Dog Separation Anxiety At Night
On the topic of dogs developing anxiety at a later age, dog separation anxiety at night is one of the biggest changes you might see in your senior dog when comparing his old and new behaviors. Since memory and learning deteriorate over time, your dog will start to develop fears she may have never had before.
According to the ASPCA, a reversed sleep-wake schedule is a common symptom in aging dogs. This means that your dog may sleep during the day but become more active at night, leading to the development of more anxious patterns of behavior after the sun goes down.
Dog Car Anxiety & Car Separation Anxiety
Some of our friendly fidos LOVE going for rides in the car! Nothing is more exhilarating for them than being able to stick their head out of the window and enjoy the air whipping past them as you drive down the road.
Other dogs are the complete opposite. Some dogs hate being in the car whether due to motion sickness or general fear about the idea of being trapped inside something that is moving. The loss of control over their environment and surroundings makes them feel scared, and can you blame them?
Thankfully, there are ways to get your dog to love riding in the car. It takes time to desensitize them to the fears they may be feeling. But there are plenty of treatments mentioned on our website that you can use to help your dog feel more content on long trips. And even if you don’t like investing in medication or tools, there are plenty of home remedies available to help them out.
Dog Thunderstorm Anxiety
Fear of thunderstorms is very common in small animals, especially dogs! I am utterly heartbroken every time a storm passes through and my Oscar hides under the couch or trembles at my feet. How do you explain to your pet that the storm can’t hurt them? They don’t know what is going on, and the loud rumbling noises are too much to bare.
I’ve found my dog hidden behind the toilet, in the closet, and under the bed. Sometimes Oscar will jump into my lap and refuse to move. It isn’t uncommon for your dogs to fear thunderstorms, and you should never ignore your furry loved ones when they are in this state.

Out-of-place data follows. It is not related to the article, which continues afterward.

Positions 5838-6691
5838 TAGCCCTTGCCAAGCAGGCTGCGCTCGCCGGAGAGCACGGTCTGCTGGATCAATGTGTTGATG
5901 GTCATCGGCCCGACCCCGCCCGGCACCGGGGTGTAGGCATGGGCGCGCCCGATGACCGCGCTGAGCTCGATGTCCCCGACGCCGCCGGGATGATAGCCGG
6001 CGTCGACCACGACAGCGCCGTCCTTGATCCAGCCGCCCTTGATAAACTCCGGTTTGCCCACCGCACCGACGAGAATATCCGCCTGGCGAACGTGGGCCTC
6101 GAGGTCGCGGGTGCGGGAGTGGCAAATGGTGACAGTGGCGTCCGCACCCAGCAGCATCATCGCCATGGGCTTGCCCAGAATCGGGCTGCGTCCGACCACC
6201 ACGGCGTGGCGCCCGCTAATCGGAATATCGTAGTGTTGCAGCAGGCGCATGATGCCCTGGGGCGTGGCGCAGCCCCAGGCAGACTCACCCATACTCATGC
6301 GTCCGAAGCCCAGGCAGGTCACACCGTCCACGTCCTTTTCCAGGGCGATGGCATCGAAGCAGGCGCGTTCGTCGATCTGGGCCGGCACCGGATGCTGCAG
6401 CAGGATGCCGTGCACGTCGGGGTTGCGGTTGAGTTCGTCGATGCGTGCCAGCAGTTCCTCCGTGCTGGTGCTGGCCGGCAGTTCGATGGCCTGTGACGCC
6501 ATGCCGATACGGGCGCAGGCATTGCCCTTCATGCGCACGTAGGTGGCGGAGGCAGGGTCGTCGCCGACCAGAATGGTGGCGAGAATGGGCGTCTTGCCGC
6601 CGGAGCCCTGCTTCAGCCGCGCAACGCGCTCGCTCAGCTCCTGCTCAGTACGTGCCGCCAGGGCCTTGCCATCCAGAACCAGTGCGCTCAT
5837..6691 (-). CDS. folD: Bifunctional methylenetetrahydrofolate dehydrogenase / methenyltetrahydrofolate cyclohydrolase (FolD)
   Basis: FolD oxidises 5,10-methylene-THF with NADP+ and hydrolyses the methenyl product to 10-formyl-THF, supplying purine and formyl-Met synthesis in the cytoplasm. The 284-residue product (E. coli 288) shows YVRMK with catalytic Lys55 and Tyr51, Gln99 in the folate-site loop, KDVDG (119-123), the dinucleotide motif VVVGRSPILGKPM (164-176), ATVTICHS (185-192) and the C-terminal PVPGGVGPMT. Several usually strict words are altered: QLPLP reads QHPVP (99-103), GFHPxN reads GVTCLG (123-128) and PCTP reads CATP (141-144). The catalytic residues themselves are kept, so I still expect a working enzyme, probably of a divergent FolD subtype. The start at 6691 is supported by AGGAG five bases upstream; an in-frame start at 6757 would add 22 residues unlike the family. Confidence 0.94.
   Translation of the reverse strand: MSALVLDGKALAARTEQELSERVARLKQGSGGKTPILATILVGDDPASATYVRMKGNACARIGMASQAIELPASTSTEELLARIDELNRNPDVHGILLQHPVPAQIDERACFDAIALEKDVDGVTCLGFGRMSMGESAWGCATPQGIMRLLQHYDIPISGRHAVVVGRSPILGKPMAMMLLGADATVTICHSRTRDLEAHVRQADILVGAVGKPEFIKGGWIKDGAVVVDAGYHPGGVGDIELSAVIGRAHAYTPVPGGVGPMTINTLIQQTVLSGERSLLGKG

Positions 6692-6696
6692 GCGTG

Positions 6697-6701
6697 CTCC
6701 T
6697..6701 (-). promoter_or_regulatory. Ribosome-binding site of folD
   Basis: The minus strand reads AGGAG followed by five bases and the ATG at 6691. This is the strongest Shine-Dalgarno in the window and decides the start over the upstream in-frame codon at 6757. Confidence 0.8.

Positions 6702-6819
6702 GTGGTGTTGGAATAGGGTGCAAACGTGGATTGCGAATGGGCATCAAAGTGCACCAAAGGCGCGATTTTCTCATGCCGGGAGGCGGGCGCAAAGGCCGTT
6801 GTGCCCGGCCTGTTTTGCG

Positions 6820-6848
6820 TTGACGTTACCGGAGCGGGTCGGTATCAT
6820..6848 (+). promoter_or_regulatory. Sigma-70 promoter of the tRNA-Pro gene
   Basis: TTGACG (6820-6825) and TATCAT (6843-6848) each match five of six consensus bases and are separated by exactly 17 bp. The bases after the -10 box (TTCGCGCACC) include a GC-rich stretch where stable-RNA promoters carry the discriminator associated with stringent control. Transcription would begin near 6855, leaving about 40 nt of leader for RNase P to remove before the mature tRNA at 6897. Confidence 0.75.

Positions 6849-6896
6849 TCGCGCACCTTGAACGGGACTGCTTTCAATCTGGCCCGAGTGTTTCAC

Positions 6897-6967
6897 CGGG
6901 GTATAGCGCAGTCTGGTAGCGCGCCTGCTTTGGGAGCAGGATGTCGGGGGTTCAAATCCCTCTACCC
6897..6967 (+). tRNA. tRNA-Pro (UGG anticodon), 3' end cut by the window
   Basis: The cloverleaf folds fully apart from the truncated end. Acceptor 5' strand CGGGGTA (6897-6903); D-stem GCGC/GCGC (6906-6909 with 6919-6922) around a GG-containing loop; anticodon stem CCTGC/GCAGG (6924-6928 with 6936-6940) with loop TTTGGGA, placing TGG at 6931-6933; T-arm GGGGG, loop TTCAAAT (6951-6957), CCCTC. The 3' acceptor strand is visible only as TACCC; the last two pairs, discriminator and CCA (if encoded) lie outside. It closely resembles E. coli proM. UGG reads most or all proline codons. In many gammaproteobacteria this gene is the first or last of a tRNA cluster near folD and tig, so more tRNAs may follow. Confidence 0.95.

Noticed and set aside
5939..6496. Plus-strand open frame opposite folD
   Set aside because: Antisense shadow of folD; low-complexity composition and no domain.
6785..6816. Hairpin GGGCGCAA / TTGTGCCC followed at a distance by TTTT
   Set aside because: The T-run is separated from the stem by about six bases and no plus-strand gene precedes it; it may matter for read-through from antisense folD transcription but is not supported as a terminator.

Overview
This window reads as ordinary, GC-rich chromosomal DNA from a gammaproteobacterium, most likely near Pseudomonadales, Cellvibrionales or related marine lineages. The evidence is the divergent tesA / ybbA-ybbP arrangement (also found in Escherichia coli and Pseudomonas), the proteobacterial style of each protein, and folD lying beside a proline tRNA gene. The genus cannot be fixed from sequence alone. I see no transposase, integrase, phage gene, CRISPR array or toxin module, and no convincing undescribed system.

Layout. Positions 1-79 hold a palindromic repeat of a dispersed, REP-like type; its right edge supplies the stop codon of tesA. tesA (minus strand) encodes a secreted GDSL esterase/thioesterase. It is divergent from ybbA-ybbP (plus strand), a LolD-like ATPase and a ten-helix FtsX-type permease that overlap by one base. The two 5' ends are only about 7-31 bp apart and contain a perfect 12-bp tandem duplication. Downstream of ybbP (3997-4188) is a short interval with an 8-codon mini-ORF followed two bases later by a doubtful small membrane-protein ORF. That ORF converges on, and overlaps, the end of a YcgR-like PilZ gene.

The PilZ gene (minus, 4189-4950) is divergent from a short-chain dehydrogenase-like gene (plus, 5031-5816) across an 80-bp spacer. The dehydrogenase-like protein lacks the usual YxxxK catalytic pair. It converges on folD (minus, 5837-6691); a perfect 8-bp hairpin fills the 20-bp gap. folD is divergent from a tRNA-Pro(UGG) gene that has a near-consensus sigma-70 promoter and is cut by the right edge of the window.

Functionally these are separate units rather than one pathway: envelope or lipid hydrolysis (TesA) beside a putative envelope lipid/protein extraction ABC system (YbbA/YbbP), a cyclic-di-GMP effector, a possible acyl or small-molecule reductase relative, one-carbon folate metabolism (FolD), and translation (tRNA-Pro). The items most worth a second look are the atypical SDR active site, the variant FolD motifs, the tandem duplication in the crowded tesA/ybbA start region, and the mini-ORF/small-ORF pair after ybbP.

There are a lot of things that contribute to a dog’s fear of thunderstorms. From the loud noises of the thunder to the changes in barometric pressure during a storm. Scientists suspect that storms give off even more noises than we can hear - but dogs can hear it all. This must be very uncomfortable and unsettling for them. Pair this with separation anxiety, and a thunderstorm, when you aren’t around, is basically a dog’s nightmare.
Get Treatment For Dog Anxiety ASAP
So, can dogs have separation anxiety, yes! There are many different treatments and products available to help your precious doggie feel calmer and more loved during times where their anxiety may be triggered. Whether they feel anxious about being home alone, or they hate traveling without you in their sight, there are many valid ways a dog can experience anxiety.
Dogs have emotional and psychological depths comparable to humans, so it’s important to take into account all the different factors in a dog’s daily life that can give them reason to fear. As a pet owner, it is your job to help them alleviate these fears by providing them with the resources and treatments necessary to make them happy.